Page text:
Hebrew

Hebrew is the ancestral language of the Hebrew and Israelite peoples and thus that of their descendants, the Jews. It is also the language in which Judaism’s sacred texts are written, which is why the Jews refer to it as Leshon HaKodesh, or ‘the Holy Language’.

Judaism's sacred texts are written in Hebrew.

Judaism’s sacred texts are written in Hebrew.

Old or Paleo Hebrew, the earliest known form of the language, dates back to the 10th century BCE, making it one of the oldest recorded languages on Earth. It served as the language of the early Jews until another Semitic language, Aramaic, began to supplant it. Although it fell out of common usage, it didn’t die out; it was still used for liturgical purposes, and as a lingua franca between Jews from different lands.

But as the Diaspora spread further out across Europe, more localised Jewish languages developed, such as Yiddish, the common tongue of the Ashkenazi Jews, which infused elements of Hebrew with Aramaic, German dialects, and Slavic and Romance languages. Other languages include Judezmo, Judeo-Arabic and the Bukharian languages. In all cases, the common factor, incorporated into the languages native to a particular area, was Hebrew.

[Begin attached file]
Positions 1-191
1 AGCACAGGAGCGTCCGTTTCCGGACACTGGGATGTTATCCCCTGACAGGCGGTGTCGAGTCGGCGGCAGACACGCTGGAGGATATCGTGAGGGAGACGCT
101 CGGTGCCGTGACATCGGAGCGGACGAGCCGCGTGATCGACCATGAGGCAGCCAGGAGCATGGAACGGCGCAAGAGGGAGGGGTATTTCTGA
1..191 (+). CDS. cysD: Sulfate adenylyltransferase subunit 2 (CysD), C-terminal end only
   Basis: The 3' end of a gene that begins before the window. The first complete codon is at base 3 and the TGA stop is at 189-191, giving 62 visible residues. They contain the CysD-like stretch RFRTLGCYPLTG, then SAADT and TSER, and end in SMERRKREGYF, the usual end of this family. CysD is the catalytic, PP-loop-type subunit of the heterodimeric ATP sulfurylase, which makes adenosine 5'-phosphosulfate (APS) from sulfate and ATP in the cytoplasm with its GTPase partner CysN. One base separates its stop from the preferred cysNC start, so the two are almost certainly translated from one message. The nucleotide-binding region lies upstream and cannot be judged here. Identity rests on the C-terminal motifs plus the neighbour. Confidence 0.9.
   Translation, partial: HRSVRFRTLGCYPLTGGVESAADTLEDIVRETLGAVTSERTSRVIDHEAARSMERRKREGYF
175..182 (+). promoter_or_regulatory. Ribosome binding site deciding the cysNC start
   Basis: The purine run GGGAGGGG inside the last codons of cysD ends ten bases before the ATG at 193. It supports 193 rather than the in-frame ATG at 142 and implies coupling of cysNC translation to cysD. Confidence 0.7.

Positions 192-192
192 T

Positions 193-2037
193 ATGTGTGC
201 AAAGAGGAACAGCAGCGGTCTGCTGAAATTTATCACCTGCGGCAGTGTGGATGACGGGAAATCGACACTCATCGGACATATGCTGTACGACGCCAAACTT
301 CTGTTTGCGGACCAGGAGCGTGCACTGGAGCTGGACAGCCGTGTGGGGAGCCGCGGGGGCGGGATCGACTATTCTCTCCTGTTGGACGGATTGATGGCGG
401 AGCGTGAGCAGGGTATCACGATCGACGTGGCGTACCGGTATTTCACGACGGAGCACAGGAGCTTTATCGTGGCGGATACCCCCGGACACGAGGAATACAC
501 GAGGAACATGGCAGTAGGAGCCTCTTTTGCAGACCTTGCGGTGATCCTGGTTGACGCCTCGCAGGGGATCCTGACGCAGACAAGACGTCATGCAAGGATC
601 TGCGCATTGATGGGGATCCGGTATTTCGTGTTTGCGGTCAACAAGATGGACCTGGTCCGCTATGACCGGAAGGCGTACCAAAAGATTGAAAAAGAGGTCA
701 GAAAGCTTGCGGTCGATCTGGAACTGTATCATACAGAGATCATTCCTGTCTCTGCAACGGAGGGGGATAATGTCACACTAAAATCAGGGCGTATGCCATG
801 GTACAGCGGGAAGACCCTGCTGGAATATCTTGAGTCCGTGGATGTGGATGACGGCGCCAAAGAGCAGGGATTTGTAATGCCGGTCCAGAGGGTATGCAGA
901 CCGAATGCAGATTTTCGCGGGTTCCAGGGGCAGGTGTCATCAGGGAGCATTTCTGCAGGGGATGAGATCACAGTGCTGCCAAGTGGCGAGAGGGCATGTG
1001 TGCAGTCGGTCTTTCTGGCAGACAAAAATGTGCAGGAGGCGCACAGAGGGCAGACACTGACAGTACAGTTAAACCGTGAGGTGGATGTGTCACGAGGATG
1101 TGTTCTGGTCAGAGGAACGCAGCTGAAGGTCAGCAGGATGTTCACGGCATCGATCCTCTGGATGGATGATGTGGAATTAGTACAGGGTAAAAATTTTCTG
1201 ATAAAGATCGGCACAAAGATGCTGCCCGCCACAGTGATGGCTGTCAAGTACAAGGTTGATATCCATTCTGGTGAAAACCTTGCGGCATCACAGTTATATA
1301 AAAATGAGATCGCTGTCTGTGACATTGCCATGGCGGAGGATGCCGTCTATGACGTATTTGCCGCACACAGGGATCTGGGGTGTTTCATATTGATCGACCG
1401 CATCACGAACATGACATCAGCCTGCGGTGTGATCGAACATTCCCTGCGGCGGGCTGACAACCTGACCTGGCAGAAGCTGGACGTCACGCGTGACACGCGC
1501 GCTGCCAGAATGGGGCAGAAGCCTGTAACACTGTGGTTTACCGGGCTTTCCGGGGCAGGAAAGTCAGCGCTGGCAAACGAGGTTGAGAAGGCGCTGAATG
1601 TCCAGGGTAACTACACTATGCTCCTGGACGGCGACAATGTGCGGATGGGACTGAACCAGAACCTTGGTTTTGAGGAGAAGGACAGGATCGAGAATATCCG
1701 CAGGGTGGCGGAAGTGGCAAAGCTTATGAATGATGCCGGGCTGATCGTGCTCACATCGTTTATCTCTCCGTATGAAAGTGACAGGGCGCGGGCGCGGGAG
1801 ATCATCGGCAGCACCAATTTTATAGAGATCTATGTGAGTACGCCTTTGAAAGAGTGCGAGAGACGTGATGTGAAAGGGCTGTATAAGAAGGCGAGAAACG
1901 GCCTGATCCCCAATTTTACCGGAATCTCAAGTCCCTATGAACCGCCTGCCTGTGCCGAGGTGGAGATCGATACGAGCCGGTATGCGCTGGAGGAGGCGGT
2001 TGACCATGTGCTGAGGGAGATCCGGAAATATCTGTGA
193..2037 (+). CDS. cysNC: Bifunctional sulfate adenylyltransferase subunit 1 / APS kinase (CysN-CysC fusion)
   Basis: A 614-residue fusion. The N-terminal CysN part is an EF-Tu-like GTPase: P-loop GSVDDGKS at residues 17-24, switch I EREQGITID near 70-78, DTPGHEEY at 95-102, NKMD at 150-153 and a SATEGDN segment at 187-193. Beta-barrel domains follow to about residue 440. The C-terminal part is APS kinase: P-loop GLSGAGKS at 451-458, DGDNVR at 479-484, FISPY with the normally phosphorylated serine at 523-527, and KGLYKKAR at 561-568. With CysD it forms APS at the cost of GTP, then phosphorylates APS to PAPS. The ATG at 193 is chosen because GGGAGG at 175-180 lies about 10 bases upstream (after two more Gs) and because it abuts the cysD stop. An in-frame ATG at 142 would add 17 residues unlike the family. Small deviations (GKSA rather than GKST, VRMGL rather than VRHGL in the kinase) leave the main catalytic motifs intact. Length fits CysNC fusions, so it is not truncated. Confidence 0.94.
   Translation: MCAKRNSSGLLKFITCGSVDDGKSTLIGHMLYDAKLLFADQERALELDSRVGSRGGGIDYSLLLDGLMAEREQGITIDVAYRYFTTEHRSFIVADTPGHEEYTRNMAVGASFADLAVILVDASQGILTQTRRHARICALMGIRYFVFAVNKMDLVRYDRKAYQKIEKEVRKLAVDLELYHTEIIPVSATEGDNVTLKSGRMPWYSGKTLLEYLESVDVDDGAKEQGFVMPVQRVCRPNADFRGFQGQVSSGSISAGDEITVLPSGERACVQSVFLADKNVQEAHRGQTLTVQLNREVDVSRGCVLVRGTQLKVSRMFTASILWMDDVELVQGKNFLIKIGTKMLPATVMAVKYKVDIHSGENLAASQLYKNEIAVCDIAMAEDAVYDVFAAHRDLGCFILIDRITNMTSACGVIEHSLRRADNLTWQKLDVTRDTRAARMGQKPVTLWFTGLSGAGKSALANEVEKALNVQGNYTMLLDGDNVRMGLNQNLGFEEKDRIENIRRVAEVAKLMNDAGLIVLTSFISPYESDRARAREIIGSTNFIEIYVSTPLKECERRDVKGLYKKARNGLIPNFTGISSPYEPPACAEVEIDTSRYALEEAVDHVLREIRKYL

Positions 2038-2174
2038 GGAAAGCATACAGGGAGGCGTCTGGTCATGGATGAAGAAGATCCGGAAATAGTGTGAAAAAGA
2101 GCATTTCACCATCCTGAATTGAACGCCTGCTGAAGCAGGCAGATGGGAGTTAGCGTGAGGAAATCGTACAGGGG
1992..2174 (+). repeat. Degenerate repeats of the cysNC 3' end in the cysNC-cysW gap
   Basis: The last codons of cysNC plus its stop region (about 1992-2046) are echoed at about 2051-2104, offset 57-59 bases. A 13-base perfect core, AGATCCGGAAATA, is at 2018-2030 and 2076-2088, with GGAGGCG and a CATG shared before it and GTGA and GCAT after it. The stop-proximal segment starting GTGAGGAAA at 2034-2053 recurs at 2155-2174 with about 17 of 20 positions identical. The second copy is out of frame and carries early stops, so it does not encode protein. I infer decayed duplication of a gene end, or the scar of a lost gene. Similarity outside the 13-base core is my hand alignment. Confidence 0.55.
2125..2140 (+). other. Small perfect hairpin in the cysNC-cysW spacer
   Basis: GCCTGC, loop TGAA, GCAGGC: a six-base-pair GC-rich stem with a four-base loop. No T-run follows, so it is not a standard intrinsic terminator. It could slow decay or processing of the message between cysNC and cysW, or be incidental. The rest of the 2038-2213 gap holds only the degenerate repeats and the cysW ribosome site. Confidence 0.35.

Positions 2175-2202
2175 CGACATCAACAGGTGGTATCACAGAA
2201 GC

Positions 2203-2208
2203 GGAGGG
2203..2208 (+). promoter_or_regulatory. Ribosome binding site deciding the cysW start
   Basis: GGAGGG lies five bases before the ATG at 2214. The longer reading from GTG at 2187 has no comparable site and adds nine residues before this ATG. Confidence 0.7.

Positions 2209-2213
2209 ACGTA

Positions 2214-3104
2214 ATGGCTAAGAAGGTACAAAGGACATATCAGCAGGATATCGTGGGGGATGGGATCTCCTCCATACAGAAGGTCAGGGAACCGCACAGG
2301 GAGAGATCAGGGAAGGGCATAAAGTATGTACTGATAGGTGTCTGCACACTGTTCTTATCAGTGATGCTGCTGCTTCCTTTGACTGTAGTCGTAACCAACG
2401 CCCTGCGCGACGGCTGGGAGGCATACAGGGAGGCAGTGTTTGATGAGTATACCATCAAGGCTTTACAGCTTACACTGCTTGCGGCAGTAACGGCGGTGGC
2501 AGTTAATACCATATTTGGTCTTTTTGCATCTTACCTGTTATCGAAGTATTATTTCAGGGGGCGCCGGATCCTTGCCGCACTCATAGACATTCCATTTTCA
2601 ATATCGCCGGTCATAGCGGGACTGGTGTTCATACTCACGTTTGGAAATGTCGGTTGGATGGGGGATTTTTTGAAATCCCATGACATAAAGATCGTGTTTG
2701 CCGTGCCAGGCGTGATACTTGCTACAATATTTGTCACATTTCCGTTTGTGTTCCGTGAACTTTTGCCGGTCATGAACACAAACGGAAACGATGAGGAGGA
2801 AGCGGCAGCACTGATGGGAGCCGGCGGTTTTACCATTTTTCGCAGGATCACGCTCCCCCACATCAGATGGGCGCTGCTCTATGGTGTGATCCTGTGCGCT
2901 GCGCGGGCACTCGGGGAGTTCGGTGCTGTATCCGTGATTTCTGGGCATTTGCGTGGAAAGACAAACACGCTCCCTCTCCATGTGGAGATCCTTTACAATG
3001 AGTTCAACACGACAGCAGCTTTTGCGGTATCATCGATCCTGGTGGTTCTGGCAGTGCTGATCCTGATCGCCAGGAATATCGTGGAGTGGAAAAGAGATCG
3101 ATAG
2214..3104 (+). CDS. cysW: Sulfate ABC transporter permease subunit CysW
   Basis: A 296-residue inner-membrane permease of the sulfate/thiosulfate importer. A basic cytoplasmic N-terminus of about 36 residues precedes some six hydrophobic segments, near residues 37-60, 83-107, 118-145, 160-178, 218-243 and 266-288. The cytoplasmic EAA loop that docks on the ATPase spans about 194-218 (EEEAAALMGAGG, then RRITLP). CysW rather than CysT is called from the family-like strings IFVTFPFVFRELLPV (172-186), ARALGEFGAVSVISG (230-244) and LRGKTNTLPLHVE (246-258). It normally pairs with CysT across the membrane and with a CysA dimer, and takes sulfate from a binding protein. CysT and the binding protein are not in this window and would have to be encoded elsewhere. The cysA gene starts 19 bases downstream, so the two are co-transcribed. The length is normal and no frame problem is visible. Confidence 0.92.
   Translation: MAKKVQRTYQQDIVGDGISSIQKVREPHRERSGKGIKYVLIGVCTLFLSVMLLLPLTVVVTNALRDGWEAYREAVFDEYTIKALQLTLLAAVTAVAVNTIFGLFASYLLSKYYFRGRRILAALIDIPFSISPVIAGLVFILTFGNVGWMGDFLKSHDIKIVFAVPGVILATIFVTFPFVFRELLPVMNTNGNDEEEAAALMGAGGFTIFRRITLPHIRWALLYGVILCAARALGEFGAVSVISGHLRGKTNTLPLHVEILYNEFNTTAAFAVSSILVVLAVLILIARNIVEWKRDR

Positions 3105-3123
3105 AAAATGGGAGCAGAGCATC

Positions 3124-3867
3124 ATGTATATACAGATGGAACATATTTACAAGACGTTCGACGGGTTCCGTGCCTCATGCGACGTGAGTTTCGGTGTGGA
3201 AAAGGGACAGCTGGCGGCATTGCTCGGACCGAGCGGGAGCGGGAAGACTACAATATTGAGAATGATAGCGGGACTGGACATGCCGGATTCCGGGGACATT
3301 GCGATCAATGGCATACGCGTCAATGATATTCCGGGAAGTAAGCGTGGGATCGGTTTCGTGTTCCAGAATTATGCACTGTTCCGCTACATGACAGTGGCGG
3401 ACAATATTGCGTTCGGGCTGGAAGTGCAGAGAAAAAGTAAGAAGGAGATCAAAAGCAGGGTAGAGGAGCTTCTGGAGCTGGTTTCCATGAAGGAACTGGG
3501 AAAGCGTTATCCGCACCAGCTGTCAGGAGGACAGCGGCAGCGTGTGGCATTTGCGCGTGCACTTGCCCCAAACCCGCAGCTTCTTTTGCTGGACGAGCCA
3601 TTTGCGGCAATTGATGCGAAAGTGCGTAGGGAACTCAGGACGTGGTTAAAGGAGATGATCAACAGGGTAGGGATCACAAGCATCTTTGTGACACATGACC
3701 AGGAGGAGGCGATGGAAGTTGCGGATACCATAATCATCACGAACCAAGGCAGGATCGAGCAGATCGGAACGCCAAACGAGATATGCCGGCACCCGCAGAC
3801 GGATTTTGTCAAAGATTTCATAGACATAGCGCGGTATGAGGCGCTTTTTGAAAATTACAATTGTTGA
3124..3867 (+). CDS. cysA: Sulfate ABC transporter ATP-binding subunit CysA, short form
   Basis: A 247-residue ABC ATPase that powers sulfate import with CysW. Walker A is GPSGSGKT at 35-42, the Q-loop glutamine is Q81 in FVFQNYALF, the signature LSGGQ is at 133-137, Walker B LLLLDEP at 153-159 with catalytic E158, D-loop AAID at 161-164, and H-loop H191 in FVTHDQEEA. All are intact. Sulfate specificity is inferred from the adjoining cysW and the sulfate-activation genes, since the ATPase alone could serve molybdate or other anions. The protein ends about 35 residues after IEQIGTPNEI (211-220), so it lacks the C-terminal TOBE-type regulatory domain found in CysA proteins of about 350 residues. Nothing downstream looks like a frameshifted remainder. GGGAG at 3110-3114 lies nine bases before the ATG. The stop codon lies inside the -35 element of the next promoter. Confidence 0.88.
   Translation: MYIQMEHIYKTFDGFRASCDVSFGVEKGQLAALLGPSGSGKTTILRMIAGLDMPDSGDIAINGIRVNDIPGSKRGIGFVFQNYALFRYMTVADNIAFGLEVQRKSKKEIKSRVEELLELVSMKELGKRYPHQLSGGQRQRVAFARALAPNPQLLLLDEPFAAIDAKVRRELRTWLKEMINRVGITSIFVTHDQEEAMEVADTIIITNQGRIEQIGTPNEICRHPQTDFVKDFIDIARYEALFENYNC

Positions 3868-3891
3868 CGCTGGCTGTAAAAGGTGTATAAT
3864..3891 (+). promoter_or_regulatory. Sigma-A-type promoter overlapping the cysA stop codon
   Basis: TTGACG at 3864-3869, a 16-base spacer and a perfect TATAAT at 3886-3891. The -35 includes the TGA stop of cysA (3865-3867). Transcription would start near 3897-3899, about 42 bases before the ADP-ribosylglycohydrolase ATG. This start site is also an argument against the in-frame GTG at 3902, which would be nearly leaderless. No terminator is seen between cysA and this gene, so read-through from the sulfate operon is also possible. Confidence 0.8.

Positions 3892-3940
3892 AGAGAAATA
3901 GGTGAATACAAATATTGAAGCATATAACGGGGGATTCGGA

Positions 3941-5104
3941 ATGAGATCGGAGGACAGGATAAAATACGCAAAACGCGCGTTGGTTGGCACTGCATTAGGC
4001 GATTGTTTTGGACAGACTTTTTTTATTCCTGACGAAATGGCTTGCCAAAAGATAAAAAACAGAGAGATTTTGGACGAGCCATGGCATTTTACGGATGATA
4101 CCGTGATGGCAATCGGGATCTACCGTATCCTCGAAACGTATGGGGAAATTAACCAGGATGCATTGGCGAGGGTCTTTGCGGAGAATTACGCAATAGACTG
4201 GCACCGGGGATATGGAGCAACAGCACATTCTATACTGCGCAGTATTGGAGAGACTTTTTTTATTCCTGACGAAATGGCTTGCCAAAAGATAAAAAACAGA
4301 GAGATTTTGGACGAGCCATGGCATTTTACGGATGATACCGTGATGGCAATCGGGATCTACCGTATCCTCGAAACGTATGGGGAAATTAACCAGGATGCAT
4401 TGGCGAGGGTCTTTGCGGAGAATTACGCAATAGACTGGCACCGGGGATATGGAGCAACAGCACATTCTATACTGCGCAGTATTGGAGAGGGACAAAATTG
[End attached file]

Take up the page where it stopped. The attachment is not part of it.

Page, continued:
Hebrew’s great resurgence as a spoken and written language began towards the end of the nineteenth century, with the work of Eliezer Ben-Yehuda. Born Eliezer Yitzhak Perlman, Ben-Yehuda began studying Hebrew at the age of three; by the age of twelve, he’d progressed to the Torah, the Mishna and the Talmud.

His parents hoped that he would become a rabbi; instead, inspired by the nascent Zionist movement Ben-Yehuda helped found Va’ad HaLashon, the Committee of the Hebrew Language, which became the present-day Academy of the Hebrew Language, and wrote the first modern Hebrew dictionary. With Jews making aliyah to Palestine every year, the time was ripe for Hebrew to emerge as Judaism’s lingua franca once more.

Today, Hebrew is now one of the two official languages of modern-day Israel (the other being Arabic) and is now spoken by over 5 million people worldwide. Quite an achievement, when we consider that less than two hundred years ago, this language was at the point of extinction.

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